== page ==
Robert Tappan Morris, a Cornell University computer science graduate student, was indicted for unleashing what became known as the Morris worm, the first computer worm on the internet.
A computer worm is a self-replicating malware computer program that uses a computer network to send copies of itself to other nodes (computers on the network), and it may do so without any user intervention. Unlike a computer virus, it does not need to attach itself to an existing program. Worms almost always cause at least some harm to the network, even if only by consuming bandwidth, whereas viruses almost always corrupt or modify files on a targeted computer.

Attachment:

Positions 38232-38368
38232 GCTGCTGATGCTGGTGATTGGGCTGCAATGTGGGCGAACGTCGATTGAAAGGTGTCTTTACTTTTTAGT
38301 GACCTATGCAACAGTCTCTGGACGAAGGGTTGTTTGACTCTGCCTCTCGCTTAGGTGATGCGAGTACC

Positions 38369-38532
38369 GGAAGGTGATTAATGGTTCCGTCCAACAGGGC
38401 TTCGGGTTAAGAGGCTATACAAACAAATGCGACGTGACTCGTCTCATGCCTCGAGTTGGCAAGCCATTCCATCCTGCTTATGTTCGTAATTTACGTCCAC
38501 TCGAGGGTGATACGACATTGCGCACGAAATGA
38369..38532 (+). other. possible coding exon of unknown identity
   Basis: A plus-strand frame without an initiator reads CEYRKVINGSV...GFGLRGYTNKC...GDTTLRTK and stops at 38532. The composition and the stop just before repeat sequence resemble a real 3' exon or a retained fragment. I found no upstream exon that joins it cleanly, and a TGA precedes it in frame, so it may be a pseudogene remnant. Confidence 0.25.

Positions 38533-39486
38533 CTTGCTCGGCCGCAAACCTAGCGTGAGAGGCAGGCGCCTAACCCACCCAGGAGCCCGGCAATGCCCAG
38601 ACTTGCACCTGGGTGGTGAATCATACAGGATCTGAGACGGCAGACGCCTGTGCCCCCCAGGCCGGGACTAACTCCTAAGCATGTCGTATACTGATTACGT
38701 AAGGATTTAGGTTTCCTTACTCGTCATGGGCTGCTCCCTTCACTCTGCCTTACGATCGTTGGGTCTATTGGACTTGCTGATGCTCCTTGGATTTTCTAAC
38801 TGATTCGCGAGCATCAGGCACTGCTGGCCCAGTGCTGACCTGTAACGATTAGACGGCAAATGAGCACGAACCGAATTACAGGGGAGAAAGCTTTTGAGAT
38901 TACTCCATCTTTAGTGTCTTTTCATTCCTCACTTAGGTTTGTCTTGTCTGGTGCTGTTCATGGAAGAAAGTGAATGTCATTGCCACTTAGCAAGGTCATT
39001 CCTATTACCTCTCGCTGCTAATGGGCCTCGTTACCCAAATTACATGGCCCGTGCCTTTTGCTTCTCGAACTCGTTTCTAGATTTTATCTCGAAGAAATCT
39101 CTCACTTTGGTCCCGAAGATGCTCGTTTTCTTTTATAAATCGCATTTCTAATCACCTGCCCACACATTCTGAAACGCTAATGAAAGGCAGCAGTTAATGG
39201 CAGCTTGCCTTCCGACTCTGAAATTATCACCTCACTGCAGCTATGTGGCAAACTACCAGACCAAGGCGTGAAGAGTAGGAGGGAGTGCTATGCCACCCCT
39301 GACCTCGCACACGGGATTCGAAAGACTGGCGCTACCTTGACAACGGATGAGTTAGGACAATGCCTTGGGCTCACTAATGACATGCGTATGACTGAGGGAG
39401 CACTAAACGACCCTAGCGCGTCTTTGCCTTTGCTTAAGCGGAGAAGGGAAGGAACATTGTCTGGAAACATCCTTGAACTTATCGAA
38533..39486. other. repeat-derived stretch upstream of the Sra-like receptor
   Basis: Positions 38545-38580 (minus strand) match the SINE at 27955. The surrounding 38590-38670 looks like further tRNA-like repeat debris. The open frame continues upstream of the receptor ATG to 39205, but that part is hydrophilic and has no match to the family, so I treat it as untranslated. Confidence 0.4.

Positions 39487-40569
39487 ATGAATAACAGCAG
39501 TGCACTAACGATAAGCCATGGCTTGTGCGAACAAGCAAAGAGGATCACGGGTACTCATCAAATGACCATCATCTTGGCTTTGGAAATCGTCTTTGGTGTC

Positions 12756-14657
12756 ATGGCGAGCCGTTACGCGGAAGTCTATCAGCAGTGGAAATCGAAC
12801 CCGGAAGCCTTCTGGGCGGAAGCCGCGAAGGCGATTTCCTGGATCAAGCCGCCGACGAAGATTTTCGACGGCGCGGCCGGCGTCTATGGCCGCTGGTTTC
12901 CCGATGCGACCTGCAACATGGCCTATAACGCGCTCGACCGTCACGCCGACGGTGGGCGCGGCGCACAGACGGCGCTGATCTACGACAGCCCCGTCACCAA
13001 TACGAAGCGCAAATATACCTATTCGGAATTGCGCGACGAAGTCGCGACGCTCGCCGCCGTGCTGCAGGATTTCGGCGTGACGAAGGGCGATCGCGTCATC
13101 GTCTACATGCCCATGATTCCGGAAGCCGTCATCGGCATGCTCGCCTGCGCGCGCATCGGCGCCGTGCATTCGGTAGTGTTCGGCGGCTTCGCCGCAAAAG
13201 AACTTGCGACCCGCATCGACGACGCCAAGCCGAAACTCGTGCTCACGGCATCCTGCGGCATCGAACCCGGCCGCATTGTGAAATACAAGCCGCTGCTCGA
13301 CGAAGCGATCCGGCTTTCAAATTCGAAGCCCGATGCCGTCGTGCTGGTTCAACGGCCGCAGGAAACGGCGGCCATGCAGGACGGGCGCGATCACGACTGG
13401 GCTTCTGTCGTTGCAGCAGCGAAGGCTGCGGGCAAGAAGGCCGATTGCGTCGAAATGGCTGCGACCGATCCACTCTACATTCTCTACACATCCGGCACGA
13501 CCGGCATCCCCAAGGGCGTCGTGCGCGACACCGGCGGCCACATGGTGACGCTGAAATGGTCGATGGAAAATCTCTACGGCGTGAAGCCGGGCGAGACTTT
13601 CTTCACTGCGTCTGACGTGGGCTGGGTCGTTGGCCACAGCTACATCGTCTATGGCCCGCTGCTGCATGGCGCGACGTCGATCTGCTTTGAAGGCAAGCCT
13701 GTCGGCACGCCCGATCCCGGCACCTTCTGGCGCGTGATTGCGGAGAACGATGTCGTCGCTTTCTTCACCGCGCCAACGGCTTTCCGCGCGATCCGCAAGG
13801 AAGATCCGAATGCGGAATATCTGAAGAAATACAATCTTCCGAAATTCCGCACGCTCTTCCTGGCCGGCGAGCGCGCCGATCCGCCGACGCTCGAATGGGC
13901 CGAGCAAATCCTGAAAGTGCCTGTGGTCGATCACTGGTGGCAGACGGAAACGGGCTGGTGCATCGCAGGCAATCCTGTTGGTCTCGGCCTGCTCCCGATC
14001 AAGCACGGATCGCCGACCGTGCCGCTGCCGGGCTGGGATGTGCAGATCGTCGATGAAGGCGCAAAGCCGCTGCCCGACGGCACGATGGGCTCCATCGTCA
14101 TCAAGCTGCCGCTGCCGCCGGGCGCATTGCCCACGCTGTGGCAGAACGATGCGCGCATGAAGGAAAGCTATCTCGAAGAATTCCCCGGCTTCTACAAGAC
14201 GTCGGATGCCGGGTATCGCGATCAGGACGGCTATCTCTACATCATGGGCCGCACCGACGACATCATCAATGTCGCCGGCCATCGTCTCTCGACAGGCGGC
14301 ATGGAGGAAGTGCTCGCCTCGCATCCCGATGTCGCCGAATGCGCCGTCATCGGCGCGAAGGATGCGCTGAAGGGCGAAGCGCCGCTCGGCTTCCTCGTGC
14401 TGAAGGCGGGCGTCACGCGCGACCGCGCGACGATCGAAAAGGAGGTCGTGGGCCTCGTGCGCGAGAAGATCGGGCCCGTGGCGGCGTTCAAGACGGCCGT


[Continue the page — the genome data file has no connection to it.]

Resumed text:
Like a number of early bits of malware, the Morris Worm’s creator insists that he didn’t design it with the intention of harming computers. Instead, the worm was apparently created with the intention of measuring the size of the Internet. The result, however, was one of the earliest Internet-distributed worms, disrupting perhaps 10% of the computers then on the Internet, and Morris became the first person tried and convicted under the 1986 Computer Fraud and Abuse Act.